Glaciers in Antarctica are Melting at a Very Fast Pace as a Result of Global Warming
The Ice sheets in Antarctica are melting increasingly as a result of climate change. However, it important to know that within a decade, the melting of glaciers in Antartica has tripled, thus, driving about 200 billion tons of ice into the oceans thereby raising the sea levels to half-millimeter annually, according to a report published on Wednesday by Nature.
Scientists have further warned that if the increased rate of melting proceeds to an alarming rate, it would raise the ocean levels and could be disastrous for low-lying cities and communities. In addition, the end result of this also denotes that countries have a shorter time to decrease the level of greenhouse effects, probably less than a decade if they are hoping to avoid the extreme costs of global warming.
It is also necessary to keep in mind that Antarctica has the biggest glacier in the world but right now, this same glacier has more than 200 billion tons of ice melted within a decade. Every year, it lost 49 billion tons of ice. This was according to a research done by a team of experts in Antarctica.
The research work which was formally called “The Ice Sheet Mass Balance Inter-comparison Exercise (IMBIE)” included 84 scientists, 44 international organizations and 24 satellite surveys, is now published by Nature. The Centre for Polar Observation and Modelling (CPOM) press release also conveyed that the melting of glaciers from 2012 to 2017 contributed to the 0.6 millimeters of the level of sea rise across the globe. Before 2012, the melting of ice was at a decreased level and consistent at about 76 billion tons annually, just contributing 0.2 millimeters of the level of sea rise.
An Antarctic scientist from the University of California at Irvine, Isabella Velicogna said, “We took all the estimates across all different techniques, and we got this consensus”
“The detailed record shows an acceleration, starting around 2002.” One of the research authors, Beata Csatho made this known.
Csatho said that if we are to compare the first decade and the last one, the melting of glaciers in Antarctica has doubled. “Actually, if you compare 1997-2002 to 2012-2017, the increase is even larger, a factor of more than 5!!”
The research leader who is also CPOM director, Andrew Shepherd, said this to BBC News: “A three-fold increase now puts Antarctica in the frame as one of the largest contributors to sea level rise.” He also added that “the last time we looked at the polar ice sheets, Greenland was a dominant contributor. That’s no longer the case.”
Pine Island and Thwaites Glaciers in the West of Antarctica have the highest amount of melted ice. Also, this melted ice fall on the Peninsula of Antarctica.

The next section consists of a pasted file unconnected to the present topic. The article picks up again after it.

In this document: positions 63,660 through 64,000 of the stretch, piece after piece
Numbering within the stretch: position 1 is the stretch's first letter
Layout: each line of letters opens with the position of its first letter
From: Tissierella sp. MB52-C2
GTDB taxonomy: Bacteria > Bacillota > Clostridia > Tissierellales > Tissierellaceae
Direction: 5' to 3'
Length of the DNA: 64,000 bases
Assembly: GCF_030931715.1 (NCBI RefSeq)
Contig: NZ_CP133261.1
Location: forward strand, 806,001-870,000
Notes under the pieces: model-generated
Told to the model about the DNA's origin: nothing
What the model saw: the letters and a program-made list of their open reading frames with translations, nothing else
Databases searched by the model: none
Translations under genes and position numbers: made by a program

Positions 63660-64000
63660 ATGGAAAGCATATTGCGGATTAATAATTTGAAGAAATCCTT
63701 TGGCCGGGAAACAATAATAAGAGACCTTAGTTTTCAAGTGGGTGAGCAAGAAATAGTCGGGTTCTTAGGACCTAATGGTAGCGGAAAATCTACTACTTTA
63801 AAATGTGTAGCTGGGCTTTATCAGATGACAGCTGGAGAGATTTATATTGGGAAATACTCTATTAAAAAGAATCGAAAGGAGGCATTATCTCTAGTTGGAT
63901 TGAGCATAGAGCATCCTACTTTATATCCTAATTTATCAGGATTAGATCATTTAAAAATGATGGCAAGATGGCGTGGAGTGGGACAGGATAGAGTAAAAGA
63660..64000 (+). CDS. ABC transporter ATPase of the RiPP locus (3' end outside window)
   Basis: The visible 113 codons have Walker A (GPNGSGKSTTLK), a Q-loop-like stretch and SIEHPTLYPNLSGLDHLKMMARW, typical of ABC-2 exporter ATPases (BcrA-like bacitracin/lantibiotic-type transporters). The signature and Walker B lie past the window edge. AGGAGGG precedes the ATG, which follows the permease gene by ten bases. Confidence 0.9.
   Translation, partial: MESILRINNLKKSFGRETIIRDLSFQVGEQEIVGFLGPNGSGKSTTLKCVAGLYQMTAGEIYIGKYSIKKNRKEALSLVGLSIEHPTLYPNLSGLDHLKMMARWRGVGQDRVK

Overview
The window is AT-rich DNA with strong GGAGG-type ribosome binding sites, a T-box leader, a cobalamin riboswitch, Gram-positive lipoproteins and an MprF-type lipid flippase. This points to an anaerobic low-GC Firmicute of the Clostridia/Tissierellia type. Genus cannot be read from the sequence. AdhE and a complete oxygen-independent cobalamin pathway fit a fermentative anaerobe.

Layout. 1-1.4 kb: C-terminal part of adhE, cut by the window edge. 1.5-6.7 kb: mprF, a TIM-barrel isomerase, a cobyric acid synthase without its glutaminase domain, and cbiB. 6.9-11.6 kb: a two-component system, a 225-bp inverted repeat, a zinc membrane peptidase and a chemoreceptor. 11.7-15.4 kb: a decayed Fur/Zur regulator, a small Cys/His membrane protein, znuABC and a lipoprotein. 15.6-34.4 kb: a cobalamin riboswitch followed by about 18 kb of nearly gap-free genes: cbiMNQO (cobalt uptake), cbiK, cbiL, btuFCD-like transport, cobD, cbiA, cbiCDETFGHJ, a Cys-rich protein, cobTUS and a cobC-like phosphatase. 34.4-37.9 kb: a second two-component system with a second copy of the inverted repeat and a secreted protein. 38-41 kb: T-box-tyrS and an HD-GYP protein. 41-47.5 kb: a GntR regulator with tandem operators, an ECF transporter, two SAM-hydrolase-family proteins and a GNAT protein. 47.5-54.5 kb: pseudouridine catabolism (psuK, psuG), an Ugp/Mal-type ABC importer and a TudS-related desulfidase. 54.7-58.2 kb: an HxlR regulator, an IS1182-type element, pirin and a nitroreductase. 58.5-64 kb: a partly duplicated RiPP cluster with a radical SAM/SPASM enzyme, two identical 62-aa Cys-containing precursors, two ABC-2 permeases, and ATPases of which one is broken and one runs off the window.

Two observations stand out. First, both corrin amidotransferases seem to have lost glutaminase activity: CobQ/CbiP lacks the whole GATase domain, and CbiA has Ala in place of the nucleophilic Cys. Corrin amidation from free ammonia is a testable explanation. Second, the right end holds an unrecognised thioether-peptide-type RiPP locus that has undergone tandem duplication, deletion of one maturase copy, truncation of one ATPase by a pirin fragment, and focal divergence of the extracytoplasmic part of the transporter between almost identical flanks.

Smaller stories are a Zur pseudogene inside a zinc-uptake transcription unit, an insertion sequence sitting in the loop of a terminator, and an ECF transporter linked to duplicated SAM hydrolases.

However, the IMBIE research was not only the research conducted and publicized on Wednesday. In regards to the effects of global warming in Antarctica, an institution in Waterloo also publicized their study in Science Advances and they have found a means of which the ice loss in Antarctica can be accelerated at a much faster pace.
It is necessary to know that it took two years for the study in Waterloo to discover that increased air temperatures and sea levels are undermining ice shelves from below, thus, making them crack on top, which tends to increase the possibility of the ice breaking off. This was according to the press released by the University of Waterloo which was publicized by Phys.org.
Christine Dow, the research leader from the University of Waterloo made it clear that this discovery might decrease the time-frame at which glaciers collapse and the rise of sea levels globally.
“This study is more evidence that the warming effects of climate change are impacting our planet in ways that are often more dangerous than we perhaps had thought. There are many more vulnerable ice shelves in the Antarctic that, if they break up, will accelerate the process of sea level rise.” Dow made this known. She also added this: “If you start removing mass from there. You can have a very large-scale evacuation of ice into the ocean and significant sea-level rise.”
Dow and her team also discovered that places with major ice are inducing deep crevasses beneath the floating ice shelves that hold these glaciers in shape. These ice shelves tend to crack from within and break off large pieces. “Anywhere you have thinner ice, it’s going to be weaker,” Dow also pointed out.
Another research on the melting of glaciers in Antarctica from the Imperial College London stated what will occur to the ice and wildlife of the South Pole in 2070 if global warming is not reduced. The new research also made emphasizes to Antarctica that climate change would cause the glaciers there to contribute 27 centimeters to the global sea rise levels if adequate measures are not enforced.